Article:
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Learn how to contribute

Anyone who is interested can contribute to the articles. When you contribute, your work goes into the content set after it's been reviewed and merged. It's then published to Microsoft Learn, and you're listed as a contributor at:

Quickly update an article using

Contributors who make infrequent or small updates can edit the file directly on without installing any software. This article shows you how. This two-minute video also covers how to contribute.


To edit an article, you need to get to it on the backend. If you're already on the page of the article, you're starting at step 4.

Your permissions in the repo determine what you see in step 5 and later. People with no special privileges see the steps as described. People with permissions to approve their own pull requests see a similar experience with different button and page titles (for example, Commit changes instead of Propose changes), extra options for creating a new branch, and fewer confirmation pages. The point is: click any green buttons that are presented to you until there are no more.

  1. Verify that you're signed in to with your GitHub account.

  2. On, find the article that you want to update.

  3. Above the title of the article, select Edit this document icon. Edit this document.

    Screenshot of how to edit this document button on a article.

  4. The corresponding article file opens on GitHub. Select Edit this file icon. Edit this file.

    Screenshot of how to edit this document button on a GitHub article file.

  5. The article file opens in a line-numbered editor page where you can make updates.

    Articles on are formatted using the Markdown language. For help on using Markdown, see Mastering Markdown..

    Select Preview to view your changes as you go. Select Edit to go back to making updates.

    When you're finished making changes, select the green Commit changes button.

    Screenshot of how to select the green Commit changes button on the article editor page.

  6. In the Propose changes dialog that opens, review and/or enter the following values:

    • Commit message: This value is required. You can accept the default value ("Update <filename>") or you can change it.
    • Extended description: This value is optional. For example:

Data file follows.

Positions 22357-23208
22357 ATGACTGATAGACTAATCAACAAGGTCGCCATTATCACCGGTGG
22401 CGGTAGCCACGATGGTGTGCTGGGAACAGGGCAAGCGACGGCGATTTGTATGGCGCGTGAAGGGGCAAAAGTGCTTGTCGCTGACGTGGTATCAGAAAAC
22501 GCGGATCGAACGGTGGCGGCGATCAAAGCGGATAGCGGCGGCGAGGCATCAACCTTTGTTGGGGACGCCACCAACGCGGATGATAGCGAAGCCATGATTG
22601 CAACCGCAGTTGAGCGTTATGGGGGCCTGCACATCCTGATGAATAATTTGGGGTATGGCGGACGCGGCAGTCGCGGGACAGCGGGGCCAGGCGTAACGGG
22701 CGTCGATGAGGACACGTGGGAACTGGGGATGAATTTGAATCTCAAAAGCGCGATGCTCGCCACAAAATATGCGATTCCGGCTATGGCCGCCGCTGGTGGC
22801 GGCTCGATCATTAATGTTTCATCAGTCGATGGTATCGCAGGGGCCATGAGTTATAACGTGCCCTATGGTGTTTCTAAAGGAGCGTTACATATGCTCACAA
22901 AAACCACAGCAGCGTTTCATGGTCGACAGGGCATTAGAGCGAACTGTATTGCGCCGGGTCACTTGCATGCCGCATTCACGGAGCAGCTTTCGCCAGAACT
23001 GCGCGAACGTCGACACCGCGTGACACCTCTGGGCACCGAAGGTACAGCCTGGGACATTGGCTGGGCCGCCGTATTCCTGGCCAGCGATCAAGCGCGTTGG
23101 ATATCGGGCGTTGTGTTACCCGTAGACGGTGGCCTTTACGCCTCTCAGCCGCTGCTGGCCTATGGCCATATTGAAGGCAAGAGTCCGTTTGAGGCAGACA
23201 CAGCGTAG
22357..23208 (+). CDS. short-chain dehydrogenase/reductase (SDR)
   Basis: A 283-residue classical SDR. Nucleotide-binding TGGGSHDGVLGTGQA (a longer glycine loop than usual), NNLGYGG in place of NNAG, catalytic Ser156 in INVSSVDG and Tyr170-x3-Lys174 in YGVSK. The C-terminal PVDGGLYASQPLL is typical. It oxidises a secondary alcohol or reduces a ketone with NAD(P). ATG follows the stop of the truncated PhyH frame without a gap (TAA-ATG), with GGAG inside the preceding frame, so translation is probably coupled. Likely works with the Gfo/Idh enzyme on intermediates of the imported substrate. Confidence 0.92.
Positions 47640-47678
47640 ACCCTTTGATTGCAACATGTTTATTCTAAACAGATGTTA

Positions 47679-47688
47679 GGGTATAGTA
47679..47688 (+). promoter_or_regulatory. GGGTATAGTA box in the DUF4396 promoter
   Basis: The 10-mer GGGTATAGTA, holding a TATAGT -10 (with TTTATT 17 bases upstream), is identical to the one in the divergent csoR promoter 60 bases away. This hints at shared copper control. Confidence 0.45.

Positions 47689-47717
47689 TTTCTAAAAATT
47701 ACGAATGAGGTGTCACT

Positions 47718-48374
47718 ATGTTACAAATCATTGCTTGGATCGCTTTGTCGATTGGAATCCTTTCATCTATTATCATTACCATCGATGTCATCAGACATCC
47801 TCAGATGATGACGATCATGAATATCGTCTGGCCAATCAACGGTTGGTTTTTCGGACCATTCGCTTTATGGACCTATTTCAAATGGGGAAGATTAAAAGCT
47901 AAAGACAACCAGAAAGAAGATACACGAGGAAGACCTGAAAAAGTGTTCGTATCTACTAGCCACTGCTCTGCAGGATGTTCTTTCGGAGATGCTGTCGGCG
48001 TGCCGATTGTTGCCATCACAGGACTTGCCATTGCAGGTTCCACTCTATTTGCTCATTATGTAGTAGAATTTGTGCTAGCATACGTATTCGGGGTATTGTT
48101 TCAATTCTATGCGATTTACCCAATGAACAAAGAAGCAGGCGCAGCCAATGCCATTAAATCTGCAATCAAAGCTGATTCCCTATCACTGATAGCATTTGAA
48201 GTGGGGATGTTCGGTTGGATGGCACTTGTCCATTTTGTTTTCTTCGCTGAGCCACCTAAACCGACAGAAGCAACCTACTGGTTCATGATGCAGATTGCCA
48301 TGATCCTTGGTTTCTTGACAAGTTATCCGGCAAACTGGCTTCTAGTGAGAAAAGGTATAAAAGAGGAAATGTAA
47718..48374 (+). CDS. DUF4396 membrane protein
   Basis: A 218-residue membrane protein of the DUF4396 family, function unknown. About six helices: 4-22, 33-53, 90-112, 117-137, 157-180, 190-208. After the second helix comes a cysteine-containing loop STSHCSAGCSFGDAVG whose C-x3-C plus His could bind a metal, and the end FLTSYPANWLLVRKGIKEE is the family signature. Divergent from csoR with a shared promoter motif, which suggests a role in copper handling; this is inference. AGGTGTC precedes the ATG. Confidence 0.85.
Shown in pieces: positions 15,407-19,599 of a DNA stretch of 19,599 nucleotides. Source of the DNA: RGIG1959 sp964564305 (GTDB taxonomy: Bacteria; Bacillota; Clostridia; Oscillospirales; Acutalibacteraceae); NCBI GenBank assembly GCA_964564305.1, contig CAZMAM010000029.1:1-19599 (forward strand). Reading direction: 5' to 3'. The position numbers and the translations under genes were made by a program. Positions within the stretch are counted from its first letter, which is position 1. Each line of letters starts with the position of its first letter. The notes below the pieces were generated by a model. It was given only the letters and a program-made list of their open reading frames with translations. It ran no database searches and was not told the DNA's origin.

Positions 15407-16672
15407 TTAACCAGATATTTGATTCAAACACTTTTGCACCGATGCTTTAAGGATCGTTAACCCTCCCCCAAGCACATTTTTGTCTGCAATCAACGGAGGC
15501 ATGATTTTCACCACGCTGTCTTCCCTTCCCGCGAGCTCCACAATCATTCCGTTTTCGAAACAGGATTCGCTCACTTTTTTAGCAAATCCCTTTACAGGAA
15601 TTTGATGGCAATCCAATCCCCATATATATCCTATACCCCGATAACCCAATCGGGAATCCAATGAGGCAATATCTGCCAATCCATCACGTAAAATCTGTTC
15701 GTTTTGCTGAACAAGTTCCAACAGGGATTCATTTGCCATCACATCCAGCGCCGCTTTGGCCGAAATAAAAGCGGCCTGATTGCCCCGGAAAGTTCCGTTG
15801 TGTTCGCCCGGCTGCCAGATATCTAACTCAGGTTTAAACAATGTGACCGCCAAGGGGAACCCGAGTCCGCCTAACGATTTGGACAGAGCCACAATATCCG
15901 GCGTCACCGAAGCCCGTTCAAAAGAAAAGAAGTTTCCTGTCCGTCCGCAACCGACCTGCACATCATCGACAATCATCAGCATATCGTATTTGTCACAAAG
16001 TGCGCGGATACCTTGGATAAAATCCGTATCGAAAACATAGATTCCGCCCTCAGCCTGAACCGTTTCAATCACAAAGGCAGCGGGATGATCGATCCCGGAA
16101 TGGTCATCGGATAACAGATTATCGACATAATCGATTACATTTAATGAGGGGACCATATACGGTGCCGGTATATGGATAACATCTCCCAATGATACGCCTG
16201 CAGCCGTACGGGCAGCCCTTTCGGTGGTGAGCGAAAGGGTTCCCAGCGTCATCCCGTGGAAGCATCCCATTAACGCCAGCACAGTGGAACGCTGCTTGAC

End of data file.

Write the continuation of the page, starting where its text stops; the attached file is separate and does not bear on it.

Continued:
• An explanation of the changes.
      • @ include the GitHub alias of someone to review and merge your changes.

    When you're finished on the Propose changes dialog, select the green Propose changes button.

    Screenshot of how to select the green Propose changes button in the Propose changes dialog.

  7. On the Comparing changes page that opens, select the green Create pull request button.

    Screenshot of how to select the green Create pull request button on the Comparing changes page.

  8. On the Open a pull request page that opens, review the title and comments, and then select the green Create pull request button.

    Screenshot of how to select the green Create pull request button on the Open a pull request page.

  9. That's it. There's nothing more for you to do.

    The article owner (identified in metadata) is notified about the changes to the article. Eventually, the article owner or another party will review, possibly edit, and approve your changes. After your pull request is merged, the article is updated on

Microsoft Open Source Code of Conduct

This project has adopted the Microsoft Open Source Code of Conduct.

For more information, see the Code of Conduct FAQ or contact with any questions or comments.


This project welcomes contributions and suggestions. Most contributions require you to agree to a Contributor License Agreement (CLA) declaring that you have the right to, and actually do, grant us the rights to use your contribution. For details, visit

When you submit a pull request, a CLA-bot automatically determines whether you need to provide a CLA and decorate the PR appropriately (for example, label, comment). Follow the instructions provided by the bot. You only need to do this step once across all repos using our CLA.

Legal Notices

Microsoft and any contributors grant you a license to the Microsoft documentation and other content in this repository under the Creative Commons Attribution 4.0 International Public License, see the LICENSE file, and grant you a license to any code in the repository under the MIT License, see the LICENSE-CODE file.

Microsoft, Windows, Microsoft Azure and/or other Microsoft products and services referenced in the documentation may be either trademarks or registered trademarks of Microsoft in the United States and/or other countries/regions.

The licenses for this project don't grant you rights to use any Microsoft names, logos, or trademarks. Microsoft's general trademark guidelines can be found at

Privacy information can be found at

Microsoft and any contributors reserve all others rights, whether under their respective copyrights, patents, or trademarks, whether by implication, estoppel or otherwise.


This repo is used to host the source for the Microsoft 365 documentation on




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